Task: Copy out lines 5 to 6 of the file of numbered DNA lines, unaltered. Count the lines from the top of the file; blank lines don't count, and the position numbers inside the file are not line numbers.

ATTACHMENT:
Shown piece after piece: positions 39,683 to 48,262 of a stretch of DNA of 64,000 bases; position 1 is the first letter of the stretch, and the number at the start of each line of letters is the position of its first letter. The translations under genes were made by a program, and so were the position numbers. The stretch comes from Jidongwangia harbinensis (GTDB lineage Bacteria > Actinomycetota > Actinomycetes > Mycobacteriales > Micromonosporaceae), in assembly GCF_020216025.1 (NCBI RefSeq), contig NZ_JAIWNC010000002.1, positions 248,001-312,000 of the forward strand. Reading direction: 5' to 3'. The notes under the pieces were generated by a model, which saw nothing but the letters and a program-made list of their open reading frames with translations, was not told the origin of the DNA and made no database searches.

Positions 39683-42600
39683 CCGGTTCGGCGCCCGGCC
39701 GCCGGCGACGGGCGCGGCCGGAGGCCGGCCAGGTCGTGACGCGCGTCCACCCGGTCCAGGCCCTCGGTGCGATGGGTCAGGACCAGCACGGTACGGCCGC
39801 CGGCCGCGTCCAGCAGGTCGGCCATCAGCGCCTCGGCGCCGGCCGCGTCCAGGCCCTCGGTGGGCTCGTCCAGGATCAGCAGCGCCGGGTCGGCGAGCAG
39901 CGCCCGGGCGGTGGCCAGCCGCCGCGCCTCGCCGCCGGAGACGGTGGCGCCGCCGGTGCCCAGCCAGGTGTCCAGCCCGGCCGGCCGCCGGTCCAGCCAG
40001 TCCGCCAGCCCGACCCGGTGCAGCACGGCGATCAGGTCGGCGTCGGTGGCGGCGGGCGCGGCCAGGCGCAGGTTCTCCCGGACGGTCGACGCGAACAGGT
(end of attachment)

39801 CGGCCGCGTCCAGCAGGTCGGCCATCAGCGCCTCGGCGCCGGCCGCGTCCAGGCCCTCGGTGGGCTCGTCCAGGATCAGCAGCGCCGGGTCGGCGAGCAG
39901 CGCCCGGGCGGTGGCCAGCCGCCGCGCCTCGCCGCCGGAGACGGTGGCGCCGCCGGTGCCCAGCCAGGTGTCCAGCCCGGCCGGCCGCCGGTCCAGCCAG